A survey by the American Academy of HIV Medicine found that less than half of healthcare providers reported being “very likely” to prescribe pre-exposure prophylaxis (PrEP) to high-risk patients despite the U.S. Public Health Service’s PrEP guidelines. The results appear in the association’s publication HIV Specialist.

Via a web-based 53-question survey, 324 American Academy of HIV Medicine members were polled on their prescribing habits of PrEP for high-risk patients. While less than half stated that they would be “very likely” to prescribe PrEP to patients who are high-risk heterosexuals or people who use intravenous drugs, 79% would be “very likely” to prescribe PrEP to HIV-negative men whose male partners have the virus.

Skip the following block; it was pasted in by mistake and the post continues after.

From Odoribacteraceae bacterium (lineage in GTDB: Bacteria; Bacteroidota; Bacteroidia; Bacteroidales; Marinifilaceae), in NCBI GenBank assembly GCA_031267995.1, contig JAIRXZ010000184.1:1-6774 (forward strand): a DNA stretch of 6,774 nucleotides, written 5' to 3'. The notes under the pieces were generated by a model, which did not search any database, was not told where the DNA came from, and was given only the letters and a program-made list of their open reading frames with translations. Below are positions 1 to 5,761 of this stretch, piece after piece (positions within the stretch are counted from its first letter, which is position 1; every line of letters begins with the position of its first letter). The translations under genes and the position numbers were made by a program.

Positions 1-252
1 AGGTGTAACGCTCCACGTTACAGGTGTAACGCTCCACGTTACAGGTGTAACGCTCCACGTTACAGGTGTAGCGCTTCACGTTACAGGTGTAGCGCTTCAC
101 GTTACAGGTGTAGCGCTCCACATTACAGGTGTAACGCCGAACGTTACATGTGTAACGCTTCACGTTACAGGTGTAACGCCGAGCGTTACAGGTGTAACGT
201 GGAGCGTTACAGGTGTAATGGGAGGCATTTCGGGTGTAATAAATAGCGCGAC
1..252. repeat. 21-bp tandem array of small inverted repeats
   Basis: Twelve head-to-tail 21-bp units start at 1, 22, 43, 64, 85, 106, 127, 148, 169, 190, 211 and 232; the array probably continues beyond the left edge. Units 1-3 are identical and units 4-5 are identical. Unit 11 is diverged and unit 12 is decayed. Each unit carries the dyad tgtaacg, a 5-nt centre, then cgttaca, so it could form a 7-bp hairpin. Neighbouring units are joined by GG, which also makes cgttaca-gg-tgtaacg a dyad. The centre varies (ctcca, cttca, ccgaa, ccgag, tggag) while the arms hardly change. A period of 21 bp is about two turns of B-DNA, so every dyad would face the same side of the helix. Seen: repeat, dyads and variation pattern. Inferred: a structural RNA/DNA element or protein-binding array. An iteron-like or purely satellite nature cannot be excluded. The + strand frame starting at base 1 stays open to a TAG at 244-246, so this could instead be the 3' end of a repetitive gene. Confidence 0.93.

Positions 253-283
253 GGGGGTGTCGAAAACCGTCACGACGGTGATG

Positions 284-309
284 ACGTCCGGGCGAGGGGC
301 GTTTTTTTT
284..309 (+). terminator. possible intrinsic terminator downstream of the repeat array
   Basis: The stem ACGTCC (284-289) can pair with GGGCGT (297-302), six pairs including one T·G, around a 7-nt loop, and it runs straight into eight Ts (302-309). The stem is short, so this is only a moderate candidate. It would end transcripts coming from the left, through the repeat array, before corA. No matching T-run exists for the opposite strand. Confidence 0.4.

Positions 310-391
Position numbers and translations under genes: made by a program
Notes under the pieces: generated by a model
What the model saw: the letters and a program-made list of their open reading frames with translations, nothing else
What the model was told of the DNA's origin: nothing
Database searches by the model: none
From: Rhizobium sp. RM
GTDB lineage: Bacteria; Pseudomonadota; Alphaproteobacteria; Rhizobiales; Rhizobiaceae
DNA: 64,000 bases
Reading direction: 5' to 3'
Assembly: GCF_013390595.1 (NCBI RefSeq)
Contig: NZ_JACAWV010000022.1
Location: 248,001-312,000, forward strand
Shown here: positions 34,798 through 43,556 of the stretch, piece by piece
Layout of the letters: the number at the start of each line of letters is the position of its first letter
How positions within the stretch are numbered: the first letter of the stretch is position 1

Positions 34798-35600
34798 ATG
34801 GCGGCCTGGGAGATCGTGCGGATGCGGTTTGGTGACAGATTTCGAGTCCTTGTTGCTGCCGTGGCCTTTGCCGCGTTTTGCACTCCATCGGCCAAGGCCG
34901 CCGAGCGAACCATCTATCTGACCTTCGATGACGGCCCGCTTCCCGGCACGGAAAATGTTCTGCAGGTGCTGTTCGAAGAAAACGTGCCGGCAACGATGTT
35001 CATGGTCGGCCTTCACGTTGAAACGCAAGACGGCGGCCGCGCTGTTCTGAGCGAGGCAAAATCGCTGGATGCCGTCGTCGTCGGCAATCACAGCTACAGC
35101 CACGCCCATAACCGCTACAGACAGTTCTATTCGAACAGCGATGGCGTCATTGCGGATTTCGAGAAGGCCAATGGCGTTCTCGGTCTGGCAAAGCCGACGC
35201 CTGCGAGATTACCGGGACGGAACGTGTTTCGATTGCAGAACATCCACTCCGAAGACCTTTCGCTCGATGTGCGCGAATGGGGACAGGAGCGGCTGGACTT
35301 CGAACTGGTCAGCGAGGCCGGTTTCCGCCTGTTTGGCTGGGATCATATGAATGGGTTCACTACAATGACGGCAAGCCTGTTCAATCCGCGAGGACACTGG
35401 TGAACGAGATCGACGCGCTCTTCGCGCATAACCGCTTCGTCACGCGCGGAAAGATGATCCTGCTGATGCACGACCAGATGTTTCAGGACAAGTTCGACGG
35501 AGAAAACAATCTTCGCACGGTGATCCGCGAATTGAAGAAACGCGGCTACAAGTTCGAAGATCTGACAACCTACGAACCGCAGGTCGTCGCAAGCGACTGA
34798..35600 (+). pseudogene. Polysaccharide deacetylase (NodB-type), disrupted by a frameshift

Reasons listed for reluctance in prescribing PrEP included concerns about the following:

  • Medication adherence
  • Regular follow-up care for monitoring and counseling
  • Effectiveness of PrEP in preventing HIV
  • Side effects
  • Patients engaging in riskier behaviors
  • Cost of treatment

Study co-author Kathy Brown, MD, noted that although there were initial concerns about an increase in risky behavior, side effects, drug resistance, and adherence with PrEP, recent real-world studies do not support these concerns. Healthcare providers need ongoing education and guidance regarding practical issues associated with prescribing PrEP, she added.

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This article originally appeared on MPR